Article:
Meet Sarah Kruhm: How to Better Plan Your Vacation with RPIE

Travel has always played an important role in my life. I’ve been on numerous road trips, airplanes and trains that have taken me everywhere from the dry deserts of Arizona to the grassy hills of the English countryside. 

Throughout my travel experiences, I have found myself unknowingly using my knowledge as a public relations professional to strategically plan my trips and organize my personal life according to the rules of R.P.I.E. The communication planning process known as R.P.I.E. stands for Research, Planning, Implementation and Evaluation. This four-step technical process is often used in strategic planning for public relations campaigns and can also be applied to planning your next vacation! 


When planning a trip or embarking on a PR campaign, the first step is research. Start with a situation analysis and then deep dive into the organization or place you wish to travel. This will help you create an opportunity or problem statement to establish your goal for the campaign or trip. Next, conduct independent qualitative and quantitative research into the location. What is the town or city known for? Where should you stay? What should you do? How much will it cost? Finally, decide on your target audience. Maybe you are going on a girls’ trip with friends in their 20s, or maybe you are going on vacation with your grandparents. Either way, your specific audience will influence the activities you plan for your trip.  

*Pro tip: Download Yelp and read reviews from fellow tourists to see what others may recommend for your vacation.* 


The next step in the R.P.I.E. planning process is the main element: planning. The first step in planning your campaign or trip is creating SMART objectives. Objectives that are specific, measurable, attainable, relevant and timely will identify what actions and behaviors you want the audience to demonstrate during the campaign or vacation. For example, on a girls’ trip to Italy, an objective could be for everyone to happily engage in wine tastings. If eight out of ten of your friends did not enjoy the winery or the trip overall, then you may consider the vacation unsuccessful. Next, outline your strategies to plan how you will reach your objectives. To ensure that everyone engages in the wine tastings, you can call the winery you are visiting to ensure they provide a variety of wines that everyone will enjoy. Create an itinerary that includes places to go and activities to do that appeal to your target audience and encourages them to participate.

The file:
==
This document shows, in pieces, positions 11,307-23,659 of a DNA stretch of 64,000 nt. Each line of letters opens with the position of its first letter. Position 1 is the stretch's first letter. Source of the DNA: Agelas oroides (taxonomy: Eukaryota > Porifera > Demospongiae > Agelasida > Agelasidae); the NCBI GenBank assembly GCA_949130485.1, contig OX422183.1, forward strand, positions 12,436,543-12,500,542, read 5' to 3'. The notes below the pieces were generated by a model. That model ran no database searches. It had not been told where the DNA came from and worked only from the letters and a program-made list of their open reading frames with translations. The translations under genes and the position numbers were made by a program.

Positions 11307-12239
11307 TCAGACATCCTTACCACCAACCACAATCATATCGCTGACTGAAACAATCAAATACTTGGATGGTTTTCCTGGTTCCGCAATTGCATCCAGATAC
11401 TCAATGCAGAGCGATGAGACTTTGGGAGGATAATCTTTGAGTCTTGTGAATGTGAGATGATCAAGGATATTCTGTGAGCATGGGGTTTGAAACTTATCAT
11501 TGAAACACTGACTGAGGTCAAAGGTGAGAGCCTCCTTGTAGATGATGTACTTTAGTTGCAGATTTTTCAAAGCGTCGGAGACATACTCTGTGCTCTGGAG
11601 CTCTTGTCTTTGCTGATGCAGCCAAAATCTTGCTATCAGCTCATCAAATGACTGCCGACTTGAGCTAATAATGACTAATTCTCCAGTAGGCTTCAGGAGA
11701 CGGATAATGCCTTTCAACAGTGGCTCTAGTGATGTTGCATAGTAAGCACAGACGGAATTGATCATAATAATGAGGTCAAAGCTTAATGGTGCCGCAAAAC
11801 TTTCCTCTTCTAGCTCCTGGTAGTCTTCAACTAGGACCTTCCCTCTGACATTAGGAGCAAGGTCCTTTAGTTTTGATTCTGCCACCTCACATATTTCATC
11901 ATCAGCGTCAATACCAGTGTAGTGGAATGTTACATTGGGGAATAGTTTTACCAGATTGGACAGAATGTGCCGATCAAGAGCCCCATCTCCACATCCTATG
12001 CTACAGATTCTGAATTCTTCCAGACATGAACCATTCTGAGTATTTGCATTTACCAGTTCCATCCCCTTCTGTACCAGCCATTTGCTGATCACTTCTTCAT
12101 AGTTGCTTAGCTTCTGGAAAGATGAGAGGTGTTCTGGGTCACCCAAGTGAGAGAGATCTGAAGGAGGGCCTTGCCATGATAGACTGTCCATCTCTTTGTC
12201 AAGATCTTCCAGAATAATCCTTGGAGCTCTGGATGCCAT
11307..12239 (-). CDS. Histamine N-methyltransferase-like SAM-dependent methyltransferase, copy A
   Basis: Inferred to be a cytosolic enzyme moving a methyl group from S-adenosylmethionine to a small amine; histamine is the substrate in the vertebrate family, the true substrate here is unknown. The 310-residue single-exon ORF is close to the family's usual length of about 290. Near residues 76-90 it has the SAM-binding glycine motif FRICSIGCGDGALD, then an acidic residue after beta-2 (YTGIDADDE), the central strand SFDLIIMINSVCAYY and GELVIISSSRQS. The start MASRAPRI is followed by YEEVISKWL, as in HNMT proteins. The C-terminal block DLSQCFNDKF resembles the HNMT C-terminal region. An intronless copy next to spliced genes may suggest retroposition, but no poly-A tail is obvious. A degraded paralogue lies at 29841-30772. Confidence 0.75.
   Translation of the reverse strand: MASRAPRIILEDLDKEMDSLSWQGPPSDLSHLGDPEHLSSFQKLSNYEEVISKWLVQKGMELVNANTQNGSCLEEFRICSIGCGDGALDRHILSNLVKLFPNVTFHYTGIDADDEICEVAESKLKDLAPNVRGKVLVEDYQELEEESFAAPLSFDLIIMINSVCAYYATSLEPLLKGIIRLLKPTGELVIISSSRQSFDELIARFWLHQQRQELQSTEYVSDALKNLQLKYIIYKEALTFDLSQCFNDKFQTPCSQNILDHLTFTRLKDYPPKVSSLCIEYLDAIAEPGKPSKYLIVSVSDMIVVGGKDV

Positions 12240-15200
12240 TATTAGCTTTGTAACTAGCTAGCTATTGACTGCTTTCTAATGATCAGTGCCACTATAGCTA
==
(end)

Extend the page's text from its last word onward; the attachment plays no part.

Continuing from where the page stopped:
Now, implement your plan (aka take your trip!). Check that your key messages and campaign theme concur with your campaign’s goals and objectives. Engage in specific activities or tactics that carry out your strategies for the campaign. For example: 

– Attend a wine tasting 

– Swim in the Mediterranean Sea 

– Eat loads of pasta 

– Participate in other activities that truly make your vacation memorable  


Finally, take time to reflect on and evaluate your experience by yourself or with your co-travelers. Discover what changes occurred over the course of the campaign or vacation and determine if you met your objectives. Throughout the implementation phase, ongoing monitoring and consistent evaluation are essential to evaluating the success of your trip. Did everyone enjoy themselves? What would you do differently next time? Did everyone learn something from this experience? Evaluation is important in determining if your travel plans did (or did not) go as planned. 

The R.P.I.E. process isn’t just for strategic communication planning. It also provides effective utilization to plan and prepare us for life events, like traveling. Are you planning to travel again soon? Remember the lessons you have learned on previous trips to better prepare yourself for your travels in the future. After all, practice makes perfect!

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